CM . . .
. Volume XXII Number 41. . . .June 22, 2016
Separated. (The Seven Prequels).
Victoria, BC: Orca, 2016.
144 pp., pbk., pdf & epub, $9.95 (pbk.).
ISBN 978-1-4598-1164-5 (pbk.), ISBN 978-1-4598-1165-1 (pdf), ISBN 978-1-4598-1166-9 (epub).
Grades 4-7 / Ages 9-12.
Review by Dave Jenkinson.
Reviewed from Advance Reading Copy.
I hate it when mom calls me sensitive. I’m a guy. I’m almost a teenager. I can’t be a twelve-year-old boy and sensitive at the same time. That’s not possible, But as I stood in that crowd, not a single face familiar to me as far as I could see, my lifeline cut, fear making my knees weak, and my heart pounding like a basketball rattling inside a hoop, I knew she was right on the mark.
I was alone. I had never been so alone. And I had never been so frightened in all my life.
Readers who have already read Last Message and Double You, volumes in “Seven The Series” and “The Seven Sequels” respectively, will recognize Separated’s Adam Murphy as the American cousin who lives in Buffalo, NY. Since Separated is part of “The Seven Prequels” series, readers are “meeting” Adam before the action of the other two books occurs. Largely, the book is about establishing 12-year-old Adam as a character while loosely introducing readers to Adam’s grandfather, David McLean, and Adam’s five known Canadian cousins.
In Separated, Adam’s grandfather takes him on a brief holiday to Stockholm, Sweden, at the beginning of the school year. Adam is, amongst other things, an enormous worrier, and his pre-trip on-line research has convinced him that the publicly peaceful country of Sweden actually has a dark and sinister underside. Having “survived” the plane ride, Adam finds himself spending his mornings alone in a swanky hotel suite while his grandfather is off doing... well, that’s the problem, Adam doesn’t know what his grandfather is doing. The pair’s afternoons are occupied by their visiting “tourist” sites, the descriptions of which too often come across as mini social studies lessons. The highlight of the visit for Adam comes on their last day in Stockholm when Adam gets to attend a Swedish Elite League hockey game with his grandfather. It is at this point that the action, such as it is, begins. With just three minutes remaining in the game, Adam’s bladder demands immediate relief, but the game ends before Adam can exit the arena’s washroom, and he cannot find his grandfather in the stands or the crowd. Separated from his grandfather, Adam concludes that he has no choice but to make his way back to the Grand Hôtel on his own through the “dangerous” Stockholm streets. Along the way, Adam reencounters a strange girl, a quasi-street waif, Greta Longrinen, who dresses weirdly, rides a bicycle “with the handlebars made up to look like a horse’s head”, and has a monkey on her shoulder. Though she offers assistance, Adam rebuffs her, in part because he wants to prove to her and to himself that he is not “sensitive”.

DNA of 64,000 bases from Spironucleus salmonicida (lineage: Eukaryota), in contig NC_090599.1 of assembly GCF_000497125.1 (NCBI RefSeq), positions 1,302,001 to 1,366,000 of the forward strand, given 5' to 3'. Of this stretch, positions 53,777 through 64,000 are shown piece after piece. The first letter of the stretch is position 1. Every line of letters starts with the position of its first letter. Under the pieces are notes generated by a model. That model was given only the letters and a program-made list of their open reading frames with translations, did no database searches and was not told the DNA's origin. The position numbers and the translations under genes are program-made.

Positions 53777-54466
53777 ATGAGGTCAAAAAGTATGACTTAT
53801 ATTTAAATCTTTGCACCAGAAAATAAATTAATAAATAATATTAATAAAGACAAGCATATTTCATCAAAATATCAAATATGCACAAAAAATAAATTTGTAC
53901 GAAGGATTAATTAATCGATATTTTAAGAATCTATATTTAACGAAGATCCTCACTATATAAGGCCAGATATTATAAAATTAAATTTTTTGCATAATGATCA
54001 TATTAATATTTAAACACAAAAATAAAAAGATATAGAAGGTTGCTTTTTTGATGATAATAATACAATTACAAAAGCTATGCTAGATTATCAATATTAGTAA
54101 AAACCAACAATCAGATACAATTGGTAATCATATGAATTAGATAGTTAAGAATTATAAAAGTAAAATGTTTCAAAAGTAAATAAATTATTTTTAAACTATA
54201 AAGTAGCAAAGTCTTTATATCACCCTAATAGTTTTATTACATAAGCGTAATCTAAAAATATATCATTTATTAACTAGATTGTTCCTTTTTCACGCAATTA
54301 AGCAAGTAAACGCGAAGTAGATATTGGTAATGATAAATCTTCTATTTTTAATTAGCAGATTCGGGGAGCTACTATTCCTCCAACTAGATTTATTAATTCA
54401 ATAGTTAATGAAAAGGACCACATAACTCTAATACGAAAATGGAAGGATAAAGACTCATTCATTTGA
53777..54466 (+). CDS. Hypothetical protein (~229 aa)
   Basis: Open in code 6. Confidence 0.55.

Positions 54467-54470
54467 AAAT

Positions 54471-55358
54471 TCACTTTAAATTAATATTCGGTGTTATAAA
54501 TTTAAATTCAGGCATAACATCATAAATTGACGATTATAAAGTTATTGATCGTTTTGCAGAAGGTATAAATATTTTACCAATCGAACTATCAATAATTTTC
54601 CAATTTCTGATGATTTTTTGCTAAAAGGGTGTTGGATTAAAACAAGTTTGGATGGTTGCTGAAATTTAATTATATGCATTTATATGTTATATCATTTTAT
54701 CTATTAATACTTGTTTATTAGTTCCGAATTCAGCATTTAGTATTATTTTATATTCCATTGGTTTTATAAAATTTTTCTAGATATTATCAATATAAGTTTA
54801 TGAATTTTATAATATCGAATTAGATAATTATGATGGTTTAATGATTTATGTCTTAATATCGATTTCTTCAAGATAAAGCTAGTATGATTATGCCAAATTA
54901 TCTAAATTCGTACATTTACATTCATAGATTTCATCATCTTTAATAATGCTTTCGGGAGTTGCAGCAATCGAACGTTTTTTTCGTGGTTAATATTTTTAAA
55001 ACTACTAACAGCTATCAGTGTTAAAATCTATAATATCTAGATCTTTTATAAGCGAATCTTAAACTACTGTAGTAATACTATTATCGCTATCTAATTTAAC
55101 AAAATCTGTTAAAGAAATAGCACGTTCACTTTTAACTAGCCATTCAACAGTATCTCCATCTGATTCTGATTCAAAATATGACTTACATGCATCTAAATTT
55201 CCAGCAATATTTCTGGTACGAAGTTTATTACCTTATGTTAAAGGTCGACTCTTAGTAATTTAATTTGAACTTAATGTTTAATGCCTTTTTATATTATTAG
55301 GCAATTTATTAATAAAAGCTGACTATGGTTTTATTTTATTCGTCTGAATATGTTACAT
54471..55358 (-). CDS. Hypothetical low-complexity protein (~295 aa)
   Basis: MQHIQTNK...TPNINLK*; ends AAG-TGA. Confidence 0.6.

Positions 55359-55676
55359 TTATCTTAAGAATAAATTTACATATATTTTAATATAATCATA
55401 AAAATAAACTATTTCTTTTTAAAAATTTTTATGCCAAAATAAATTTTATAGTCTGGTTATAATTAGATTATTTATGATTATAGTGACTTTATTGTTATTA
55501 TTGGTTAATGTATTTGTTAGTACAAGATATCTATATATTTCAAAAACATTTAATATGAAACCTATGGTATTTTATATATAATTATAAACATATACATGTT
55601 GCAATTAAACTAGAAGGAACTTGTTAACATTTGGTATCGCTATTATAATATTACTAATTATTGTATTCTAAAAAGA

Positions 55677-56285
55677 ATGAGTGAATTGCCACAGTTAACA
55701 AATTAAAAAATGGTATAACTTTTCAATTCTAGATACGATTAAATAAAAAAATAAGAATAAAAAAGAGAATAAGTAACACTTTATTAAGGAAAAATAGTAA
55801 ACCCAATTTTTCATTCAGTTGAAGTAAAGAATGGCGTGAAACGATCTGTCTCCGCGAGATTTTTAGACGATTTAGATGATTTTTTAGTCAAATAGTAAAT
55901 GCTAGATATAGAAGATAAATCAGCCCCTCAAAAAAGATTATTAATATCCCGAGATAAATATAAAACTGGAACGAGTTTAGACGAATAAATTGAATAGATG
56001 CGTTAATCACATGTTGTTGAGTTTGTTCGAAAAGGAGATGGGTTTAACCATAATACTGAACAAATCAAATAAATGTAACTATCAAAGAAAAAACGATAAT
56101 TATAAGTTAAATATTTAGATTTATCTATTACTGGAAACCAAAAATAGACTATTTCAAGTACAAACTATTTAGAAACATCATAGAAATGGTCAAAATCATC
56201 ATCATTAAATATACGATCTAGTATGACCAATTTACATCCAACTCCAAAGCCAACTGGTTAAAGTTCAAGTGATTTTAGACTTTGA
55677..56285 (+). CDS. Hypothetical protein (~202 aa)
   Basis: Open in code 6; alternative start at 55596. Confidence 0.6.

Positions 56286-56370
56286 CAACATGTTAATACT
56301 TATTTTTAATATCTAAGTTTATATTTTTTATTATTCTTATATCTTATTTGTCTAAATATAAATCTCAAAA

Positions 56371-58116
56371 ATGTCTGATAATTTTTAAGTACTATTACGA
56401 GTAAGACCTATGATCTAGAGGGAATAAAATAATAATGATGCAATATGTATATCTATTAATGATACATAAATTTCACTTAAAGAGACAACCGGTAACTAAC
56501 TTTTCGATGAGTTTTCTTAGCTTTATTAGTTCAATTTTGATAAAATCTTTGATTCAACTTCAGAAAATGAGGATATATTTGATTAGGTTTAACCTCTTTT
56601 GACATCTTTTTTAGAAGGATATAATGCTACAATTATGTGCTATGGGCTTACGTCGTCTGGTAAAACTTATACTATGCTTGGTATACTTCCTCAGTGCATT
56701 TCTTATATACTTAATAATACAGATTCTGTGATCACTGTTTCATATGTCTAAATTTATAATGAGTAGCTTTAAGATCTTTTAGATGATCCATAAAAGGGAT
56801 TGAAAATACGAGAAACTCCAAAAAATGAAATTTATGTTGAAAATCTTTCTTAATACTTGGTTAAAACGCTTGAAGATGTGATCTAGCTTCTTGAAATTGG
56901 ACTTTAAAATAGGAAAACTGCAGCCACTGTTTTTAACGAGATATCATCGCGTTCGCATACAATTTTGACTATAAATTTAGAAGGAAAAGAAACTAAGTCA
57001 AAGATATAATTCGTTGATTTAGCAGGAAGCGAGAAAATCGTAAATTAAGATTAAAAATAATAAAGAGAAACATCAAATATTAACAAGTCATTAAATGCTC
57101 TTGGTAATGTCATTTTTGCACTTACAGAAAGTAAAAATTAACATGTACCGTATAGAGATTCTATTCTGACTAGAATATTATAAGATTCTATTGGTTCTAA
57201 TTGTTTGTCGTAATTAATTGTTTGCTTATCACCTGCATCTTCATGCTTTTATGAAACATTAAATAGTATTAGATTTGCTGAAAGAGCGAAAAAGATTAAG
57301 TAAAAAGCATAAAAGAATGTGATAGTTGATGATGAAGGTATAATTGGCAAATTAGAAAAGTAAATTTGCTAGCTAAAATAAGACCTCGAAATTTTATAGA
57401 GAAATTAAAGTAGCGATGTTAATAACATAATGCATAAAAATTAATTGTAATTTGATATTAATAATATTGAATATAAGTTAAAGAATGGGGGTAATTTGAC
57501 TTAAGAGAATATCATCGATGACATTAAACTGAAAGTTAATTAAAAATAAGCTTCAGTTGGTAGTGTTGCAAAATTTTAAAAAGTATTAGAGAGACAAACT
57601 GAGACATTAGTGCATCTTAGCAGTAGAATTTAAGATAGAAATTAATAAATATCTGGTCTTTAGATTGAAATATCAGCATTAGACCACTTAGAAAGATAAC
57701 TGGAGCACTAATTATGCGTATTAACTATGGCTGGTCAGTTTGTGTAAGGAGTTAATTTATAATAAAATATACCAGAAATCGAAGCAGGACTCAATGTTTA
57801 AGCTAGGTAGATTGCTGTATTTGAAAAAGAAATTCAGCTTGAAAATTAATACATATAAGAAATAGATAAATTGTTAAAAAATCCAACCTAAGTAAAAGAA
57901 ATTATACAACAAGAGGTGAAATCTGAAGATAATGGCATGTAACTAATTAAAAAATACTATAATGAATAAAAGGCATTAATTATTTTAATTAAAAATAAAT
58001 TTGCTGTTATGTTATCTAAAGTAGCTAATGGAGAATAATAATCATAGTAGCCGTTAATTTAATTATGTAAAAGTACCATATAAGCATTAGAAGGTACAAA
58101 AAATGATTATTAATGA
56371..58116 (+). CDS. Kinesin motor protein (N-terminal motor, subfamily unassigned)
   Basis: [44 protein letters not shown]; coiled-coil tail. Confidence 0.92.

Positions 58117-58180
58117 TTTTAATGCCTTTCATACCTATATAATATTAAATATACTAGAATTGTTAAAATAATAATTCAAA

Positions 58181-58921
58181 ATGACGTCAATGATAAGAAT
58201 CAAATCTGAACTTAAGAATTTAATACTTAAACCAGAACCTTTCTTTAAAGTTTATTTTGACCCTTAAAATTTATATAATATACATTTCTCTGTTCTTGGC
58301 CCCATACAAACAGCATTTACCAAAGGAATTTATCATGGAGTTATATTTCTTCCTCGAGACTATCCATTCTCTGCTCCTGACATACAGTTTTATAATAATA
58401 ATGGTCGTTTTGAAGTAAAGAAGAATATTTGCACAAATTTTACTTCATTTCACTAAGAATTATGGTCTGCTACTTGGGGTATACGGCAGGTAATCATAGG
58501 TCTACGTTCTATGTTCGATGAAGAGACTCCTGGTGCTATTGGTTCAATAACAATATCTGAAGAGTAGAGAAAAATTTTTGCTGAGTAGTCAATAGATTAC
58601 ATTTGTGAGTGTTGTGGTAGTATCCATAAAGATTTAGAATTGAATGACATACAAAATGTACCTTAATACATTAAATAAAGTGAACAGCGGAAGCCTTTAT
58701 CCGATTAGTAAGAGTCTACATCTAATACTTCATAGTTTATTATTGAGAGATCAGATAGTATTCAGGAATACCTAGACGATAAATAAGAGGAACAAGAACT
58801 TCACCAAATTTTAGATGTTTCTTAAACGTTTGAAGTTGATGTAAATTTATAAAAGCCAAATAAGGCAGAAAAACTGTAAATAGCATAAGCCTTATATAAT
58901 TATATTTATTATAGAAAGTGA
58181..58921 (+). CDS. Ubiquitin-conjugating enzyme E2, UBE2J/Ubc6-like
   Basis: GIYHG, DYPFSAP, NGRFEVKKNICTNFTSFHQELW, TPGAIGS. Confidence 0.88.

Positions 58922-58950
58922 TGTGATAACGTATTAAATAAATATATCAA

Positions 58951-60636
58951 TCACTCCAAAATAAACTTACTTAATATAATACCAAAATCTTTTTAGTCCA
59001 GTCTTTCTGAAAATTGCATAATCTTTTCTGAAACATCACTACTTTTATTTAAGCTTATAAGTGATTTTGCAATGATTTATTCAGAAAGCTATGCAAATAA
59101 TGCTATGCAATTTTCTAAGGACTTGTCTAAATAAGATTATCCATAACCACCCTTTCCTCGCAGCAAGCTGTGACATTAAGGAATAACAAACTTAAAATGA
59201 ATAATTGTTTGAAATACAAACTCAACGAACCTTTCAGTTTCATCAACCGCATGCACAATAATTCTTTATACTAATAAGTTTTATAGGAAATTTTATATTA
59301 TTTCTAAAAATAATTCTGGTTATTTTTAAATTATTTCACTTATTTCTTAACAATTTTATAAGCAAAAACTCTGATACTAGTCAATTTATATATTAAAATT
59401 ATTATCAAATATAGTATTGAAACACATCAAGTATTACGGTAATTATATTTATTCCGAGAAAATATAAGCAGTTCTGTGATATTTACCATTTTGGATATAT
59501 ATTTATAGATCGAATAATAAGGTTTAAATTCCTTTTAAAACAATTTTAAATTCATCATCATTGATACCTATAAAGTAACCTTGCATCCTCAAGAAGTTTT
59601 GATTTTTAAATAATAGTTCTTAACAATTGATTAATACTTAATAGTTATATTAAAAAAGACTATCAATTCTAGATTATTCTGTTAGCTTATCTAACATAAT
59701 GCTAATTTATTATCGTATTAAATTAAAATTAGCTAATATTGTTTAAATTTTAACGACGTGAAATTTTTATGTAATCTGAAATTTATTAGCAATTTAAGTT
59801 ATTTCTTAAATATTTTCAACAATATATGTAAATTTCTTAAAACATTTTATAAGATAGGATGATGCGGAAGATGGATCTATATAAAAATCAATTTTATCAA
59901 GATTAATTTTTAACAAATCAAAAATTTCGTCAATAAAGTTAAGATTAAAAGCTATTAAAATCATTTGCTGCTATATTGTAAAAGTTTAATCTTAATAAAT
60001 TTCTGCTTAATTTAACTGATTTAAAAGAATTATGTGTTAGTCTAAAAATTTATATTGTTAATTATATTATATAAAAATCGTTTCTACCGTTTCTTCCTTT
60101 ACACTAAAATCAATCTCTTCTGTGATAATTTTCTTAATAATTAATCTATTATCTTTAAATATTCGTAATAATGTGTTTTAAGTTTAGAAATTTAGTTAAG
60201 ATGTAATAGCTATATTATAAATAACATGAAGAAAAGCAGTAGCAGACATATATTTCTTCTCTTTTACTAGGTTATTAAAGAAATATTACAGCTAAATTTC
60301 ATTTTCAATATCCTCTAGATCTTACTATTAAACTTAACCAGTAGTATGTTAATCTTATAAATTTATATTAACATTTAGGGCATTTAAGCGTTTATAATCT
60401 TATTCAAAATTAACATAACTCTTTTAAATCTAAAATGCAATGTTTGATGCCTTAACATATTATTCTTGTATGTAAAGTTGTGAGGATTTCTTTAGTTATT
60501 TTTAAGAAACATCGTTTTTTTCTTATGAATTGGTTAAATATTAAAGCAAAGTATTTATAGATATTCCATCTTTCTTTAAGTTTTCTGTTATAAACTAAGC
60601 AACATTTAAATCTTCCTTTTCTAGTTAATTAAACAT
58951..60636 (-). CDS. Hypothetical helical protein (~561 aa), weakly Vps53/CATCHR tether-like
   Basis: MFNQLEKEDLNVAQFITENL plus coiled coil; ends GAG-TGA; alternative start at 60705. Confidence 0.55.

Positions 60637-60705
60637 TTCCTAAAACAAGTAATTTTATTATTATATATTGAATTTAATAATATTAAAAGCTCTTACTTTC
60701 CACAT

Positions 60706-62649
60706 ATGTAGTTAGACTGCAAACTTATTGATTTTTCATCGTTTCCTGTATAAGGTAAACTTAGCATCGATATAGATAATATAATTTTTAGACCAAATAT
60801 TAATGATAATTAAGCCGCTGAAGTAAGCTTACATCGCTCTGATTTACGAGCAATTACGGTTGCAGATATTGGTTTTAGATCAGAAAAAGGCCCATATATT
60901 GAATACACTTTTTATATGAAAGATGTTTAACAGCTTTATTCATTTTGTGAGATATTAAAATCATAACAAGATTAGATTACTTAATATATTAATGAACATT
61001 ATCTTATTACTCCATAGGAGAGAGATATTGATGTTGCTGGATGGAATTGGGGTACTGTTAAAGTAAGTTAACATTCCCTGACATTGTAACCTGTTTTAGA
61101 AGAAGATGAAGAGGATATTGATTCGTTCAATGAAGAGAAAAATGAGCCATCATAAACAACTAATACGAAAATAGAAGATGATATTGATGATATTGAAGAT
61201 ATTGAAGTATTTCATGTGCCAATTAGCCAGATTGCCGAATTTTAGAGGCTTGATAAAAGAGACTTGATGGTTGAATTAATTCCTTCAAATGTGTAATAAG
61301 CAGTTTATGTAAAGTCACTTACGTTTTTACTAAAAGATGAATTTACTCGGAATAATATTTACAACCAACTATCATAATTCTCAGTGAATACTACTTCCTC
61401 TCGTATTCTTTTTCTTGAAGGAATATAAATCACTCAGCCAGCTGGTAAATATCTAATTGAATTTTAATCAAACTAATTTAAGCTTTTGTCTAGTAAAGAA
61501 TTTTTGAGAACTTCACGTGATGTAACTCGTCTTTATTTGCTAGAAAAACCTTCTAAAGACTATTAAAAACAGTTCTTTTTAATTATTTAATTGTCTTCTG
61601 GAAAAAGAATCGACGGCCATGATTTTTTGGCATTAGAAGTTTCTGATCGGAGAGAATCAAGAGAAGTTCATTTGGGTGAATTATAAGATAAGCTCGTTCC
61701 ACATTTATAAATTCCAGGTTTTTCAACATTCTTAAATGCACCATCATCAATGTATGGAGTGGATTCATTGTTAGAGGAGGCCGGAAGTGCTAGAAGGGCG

In some ways, Separated reminded me of Christopher Pike’s “Goosebumps” series. Like Pike, Peacock frequently concludes chapters with cliffhanger-like endings. For example, the second chapter ends with:
Then the plane started its descent into Stockholm.
It looked all right down there...at first.
And the fifth concludes:
I left the hotel room that night as excited as I’d ever been. I had no idea that in a very short while it would be obvious to me that I was never coming back.
Chapter Twelve draws to a close with:
I lowered my head and looked up and down the alleyway. Now I was completely alone. But only for a moment. Someone was approaching, a dark figure, large and male, wearing a hood.
Such endings are intended to create emotional tension in readers, a tension that will propel them into the next chapter. Unfortunately, in Separated, as was frequently the case in the “Goosebumps” books, the following chapter’s contents simply don’t deliver on what was emotionally promised. Overall, the plot comes across as flat.
Another problem with Separated is the word “sensitive” which is repeatedly used to describe Adam. Even the aforementioned Greta Longrinen, who has just met Adam on the street, calls him sensitive. What is Peacock trying to tell readers about Adam? I don’t think “sensitive” is a word that is found in most middle schoolers’ lexicons, and I expect few will bother to look up the word’s meanings. At best, they may try to infer its meaning from the contexts in which the word is used, and the result could be that readers conclude that “sensitive” is just a synonym for “coward”.
Separated is not Peacock at his best, but the book does contribute something to the overall “Seven” series.
Recommended with Reservations.
Dave Jenkinson, CM’s editor, lives in Winnipeg, MB.
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